Grace Hurst

September 30, 2019

It was 9 a.m. on a Monday morning and I was running strong on my second cup of coffee, all while being very aware of my sore muscles. We had played ultimate frisbee the day before and I hadn’t run that much since high school. A co-worker stopped by to catch up, and while we were laughing about something, a good but painful burn shot down from my rib cage to the arches of my feet.

When you exercise muscles you haven’t used for a while, suddenly an everyday action, like a laugh, feels different. Outside you may look the same, but inside something feels different. And when you keep pushing those muscles or using them, eventually you do transform over time on the outside.

While considering how muscles in our body produce internal and external changes with intentional training, God reminded me of how that picture translates to spiritual growth. If we’re trying to become Christ-like, it’s not instant. It’s a life long work out. Just like muscles, we feel different inward and over time that starts to show in our outward actions. 

And what exactly do spiritual muscles look like? I imagine when we start training them and developing them, they start to look like what Paul describes them in Galatians. If we think and talk about “fruit” of the spirit, what about translating that into “muscles” of the spirit?

“But the fruit of the Spirit is love, joy, peace, forbearance, kindness, goodness, faithfulness, gentleness, and self-control. Against such things there is no law. Those who belong to Christ Jesus have crucified the flesh with its passions and desires. Since we live by the Spirit, let us keep in step with the Spirit.” – Galatians 5: 22-25

Fruit has a growing period. So do muscles.

Growing anything takes time. That’s the nature of the word itself. Farmers nurture their crops every day in hopes of a future harvest. The small stuff they do can almost seem like it’s making little progress to the eye, but then one day you look out passing the field and the harvest is there. The corn is high or the peaches are ripe. 

The same goes with muscles. If you decide to work out with the intention of running a 5k in a few months, joining a league, or just to feel more in shape, the transformation is not a quick one. Those muscles don’t instantly transform after one workout. It takes persistent and intentional work to reach your goal. Just as the farmer patiently grows, you have to steadily build up strength.

Fruit Nourishes. Muscles Strengthen.

We all know fruit has more health benefits than a pack of Skittles ever will. You get antioxidants, vitamins, and all those other nutrients. The same view stands with your muscles. When you’re training them regularly, you start to feel the strength you didn’t have before.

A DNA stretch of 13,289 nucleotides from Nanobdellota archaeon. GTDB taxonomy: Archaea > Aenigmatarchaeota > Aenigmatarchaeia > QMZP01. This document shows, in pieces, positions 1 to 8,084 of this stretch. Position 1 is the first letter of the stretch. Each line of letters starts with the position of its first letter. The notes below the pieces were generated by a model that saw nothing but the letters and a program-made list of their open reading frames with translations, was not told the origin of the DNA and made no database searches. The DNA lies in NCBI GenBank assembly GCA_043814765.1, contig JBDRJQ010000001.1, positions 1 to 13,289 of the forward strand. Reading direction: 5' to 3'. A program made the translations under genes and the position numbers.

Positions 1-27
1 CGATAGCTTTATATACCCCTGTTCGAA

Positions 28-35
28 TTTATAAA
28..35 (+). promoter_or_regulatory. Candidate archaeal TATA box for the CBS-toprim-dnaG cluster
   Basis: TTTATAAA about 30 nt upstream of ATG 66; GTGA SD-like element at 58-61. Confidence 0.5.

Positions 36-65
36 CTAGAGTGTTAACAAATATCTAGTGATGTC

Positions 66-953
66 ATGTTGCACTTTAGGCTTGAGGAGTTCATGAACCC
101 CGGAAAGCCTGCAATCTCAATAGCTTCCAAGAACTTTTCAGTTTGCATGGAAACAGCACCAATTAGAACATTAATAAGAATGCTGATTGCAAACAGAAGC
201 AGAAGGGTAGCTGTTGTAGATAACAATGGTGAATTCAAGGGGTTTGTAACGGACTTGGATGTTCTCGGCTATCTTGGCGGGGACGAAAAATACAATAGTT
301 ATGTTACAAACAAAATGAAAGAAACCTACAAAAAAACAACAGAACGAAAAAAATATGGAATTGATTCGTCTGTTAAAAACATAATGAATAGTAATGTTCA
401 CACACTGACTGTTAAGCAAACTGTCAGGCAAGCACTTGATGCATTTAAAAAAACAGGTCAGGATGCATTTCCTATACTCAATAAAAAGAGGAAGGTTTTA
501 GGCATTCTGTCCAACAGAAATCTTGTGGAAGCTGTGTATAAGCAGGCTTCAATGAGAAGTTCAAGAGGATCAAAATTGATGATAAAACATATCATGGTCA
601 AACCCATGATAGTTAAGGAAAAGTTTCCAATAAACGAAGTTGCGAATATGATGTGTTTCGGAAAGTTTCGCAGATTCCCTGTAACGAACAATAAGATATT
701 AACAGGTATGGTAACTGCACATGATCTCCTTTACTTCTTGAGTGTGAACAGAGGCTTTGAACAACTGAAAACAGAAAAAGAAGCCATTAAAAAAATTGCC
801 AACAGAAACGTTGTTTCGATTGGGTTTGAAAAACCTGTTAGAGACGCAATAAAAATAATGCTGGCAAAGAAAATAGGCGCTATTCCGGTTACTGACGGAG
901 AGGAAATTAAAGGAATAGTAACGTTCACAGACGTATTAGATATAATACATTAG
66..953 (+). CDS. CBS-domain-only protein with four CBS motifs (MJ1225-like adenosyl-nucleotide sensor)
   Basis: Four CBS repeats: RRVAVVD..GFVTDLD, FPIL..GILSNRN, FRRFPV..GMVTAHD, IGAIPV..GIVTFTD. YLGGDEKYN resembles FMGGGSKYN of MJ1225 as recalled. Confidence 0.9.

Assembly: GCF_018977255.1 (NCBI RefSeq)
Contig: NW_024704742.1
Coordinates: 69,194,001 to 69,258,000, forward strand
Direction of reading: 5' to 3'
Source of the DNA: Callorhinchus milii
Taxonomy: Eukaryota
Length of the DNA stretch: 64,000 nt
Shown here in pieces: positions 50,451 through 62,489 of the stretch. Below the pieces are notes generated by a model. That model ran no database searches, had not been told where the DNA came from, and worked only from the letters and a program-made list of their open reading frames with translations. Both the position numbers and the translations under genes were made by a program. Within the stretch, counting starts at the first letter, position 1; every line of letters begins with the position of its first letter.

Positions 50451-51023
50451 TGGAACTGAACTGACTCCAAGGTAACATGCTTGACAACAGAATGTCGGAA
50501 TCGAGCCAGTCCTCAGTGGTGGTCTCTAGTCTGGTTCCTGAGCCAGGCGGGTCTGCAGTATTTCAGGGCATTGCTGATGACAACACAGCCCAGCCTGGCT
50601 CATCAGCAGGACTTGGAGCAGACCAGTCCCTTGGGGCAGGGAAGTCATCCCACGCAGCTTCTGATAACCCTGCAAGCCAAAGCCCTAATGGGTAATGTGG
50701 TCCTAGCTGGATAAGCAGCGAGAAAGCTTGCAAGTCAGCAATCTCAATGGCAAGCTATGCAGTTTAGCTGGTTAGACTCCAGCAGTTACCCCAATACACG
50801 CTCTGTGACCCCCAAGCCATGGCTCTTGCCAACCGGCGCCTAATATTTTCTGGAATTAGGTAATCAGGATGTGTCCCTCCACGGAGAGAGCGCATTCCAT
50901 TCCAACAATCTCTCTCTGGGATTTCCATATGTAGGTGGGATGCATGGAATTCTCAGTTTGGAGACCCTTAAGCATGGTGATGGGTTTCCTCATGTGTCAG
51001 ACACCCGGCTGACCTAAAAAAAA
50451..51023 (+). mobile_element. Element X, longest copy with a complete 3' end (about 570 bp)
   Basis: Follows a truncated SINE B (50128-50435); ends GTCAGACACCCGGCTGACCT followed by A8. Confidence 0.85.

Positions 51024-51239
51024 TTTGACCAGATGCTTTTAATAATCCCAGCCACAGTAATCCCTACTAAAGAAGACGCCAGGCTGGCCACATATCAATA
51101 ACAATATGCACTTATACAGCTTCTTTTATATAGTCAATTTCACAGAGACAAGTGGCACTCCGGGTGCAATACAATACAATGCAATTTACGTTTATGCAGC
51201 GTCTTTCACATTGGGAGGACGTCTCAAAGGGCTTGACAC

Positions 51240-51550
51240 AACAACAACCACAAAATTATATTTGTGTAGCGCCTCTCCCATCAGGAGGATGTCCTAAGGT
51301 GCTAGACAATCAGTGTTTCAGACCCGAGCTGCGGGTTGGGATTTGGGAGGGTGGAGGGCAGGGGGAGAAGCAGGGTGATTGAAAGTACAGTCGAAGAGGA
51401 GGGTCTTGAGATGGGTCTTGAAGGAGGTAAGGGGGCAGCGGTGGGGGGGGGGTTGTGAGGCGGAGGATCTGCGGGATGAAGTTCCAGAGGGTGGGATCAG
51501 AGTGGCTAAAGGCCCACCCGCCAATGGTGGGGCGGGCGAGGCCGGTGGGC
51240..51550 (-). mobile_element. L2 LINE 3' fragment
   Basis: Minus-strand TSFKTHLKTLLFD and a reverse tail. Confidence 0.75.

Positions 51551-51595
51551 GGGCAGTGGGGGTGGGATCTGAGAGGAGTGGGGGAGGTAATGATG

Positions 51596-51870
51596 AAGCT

Suddenly you walk a little different, run a little faster, or find playing that game a little easier. In the beginning, you don’t look different to the eye, but you do feel different. With time, you may even start to look different on the outside.

That’s the thing with transformation. Whether we’re talking about growing fruit or exercising, both start with internal change that’s not as easy to see, but over time the change becomes external in a way anyone can see.

Fruit benefits people. Muscles help the team.

Just like having fruit available for people can contribute positively to their health, building your muscles can be of benefit not just for you but for your community. What Paul’s writing about when he discusses the fruits of the Spirit has the potential to have a ripple effect on anyone around you. 

Patiently bringing about those characteristics in your life isn’t something to do just because it “looks” good and Christ-like. It’s actually a tactic we can use to conquer life hand in hand with Jesus while impacting others, all at the same time. 

Just like we spend time trying to get better at our jobs, our hobbies, or our interests, the same can be said for developing your muscles of the spirit. God wants to partner with us in that training so we can build up strength and start flexing them in our daily life. You too can have: love, joy, peace, forbearance, kindness, goodness, faithfulness, gentleness, and self-control. 

Those are tools that Jesus has given us to live life and thrive. They give us new attitudes in tough situations, encouragement to persevere in hard seasons, or lead to victorious seasons where we break out of the cycles that trapped us in the past. 

God gave us the muscles, but it takes intentional training on our part to form them and flex them. If we follow along with his coaching and step into our calling to use them, we can also step more into the potential and calling Jesus has put in each of us. After all, how good is any athlete who never finds a coach and trains? 

God wants us to partner with him and hit the “gym” to fully lay hold of the victory he has for us and his team. Relish the workout and feel the burn!

About the Author: Grace Hurst


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